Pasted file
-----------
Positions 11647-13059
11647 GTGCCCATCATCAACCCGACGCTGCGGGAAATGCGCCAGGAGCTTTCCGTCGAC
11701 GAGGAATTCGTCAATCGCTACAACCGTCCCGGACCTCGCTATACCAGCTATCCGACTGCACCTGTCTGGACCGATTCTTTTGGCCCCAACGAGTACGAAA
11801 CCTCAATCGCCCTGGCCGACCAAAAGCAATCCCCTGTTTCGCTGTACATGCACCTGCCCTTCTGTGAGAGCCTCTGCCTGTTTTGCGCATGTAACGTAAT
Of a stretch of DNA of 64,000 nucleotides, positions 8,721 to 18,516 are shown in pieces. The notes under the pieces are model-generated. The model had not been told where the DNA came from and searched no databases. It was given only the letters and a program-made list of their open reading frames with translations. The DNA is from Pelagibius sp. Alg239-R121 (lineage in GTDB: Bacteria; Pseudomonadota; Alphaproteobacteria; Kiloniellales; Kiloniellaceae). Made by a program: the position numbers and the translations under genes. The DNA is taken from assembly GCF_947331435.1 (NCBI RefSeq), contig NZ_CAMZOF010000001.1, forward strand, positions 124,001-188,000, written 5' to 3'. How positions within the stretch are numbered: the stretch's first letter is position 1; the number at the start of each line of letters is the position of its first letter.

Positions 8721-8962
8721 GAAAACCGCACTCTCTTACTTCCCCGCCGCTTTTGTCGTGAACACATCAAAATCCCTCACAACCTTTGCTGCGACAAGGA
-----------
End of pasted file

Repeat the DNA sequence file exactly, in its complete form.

Positions 11647-13059
11647 GTGCCCATCATCAACCCGACGCTGCGGGAAATGCGCCAGGAGCTTTCCGTCGAC
11701 GAGGAATTCGTCAATCGCTACAACCGTCCCGGACCTCGCTATACCAGCTATCCGACTGCACCTGTCTGGACCGATTCTTTTGGCCCCAACGAGTACGAAA
11801 CCTCAATCGCCCTGGCCGACCAAAAGCAATCCCCTGTTTCGCTGTACATGCACCTGCCCTTCTGTGAGAGCCTCTGCCTGTTTTGCGCATGTAACGTAAT
Of a stretch of DNA of 64,000 nucleotides, positions 8,721 to 18,516 are shown in pieces. The notes under the pieces are model-generated. The model had not been told where the DNA came from and searched no databases. It was given only the letters and a program-made list of their open reading frames with translations. The DNA is from Pelagibius sp. Alg239-R121 (lineage in GTDB: Bacteria; Pseudomonadota; Alphaproteobacteria; Kiloniellales; Kiloniellaceae). Made by a program: the position numbers and the translations under genes. The DNA is taken from assembly GCF_947331435.1 (NCBI RefSeq), contig NZ_CAMZOF010000001.1, forward strand, positions 124,001-188,000, written 5' to 3'. How positions within the stretch are numbered: the stretch's first letter is position 1; the number at the start of each line of letters is the position of its first letter.

Positions 8721-8962
8721 GAAAACCGCACTCTCTTACTTCCCCGCCGCTTTTGTCGTGAACACATCAAAATCCCTCACAACCTTTGCTGCGACAAGGA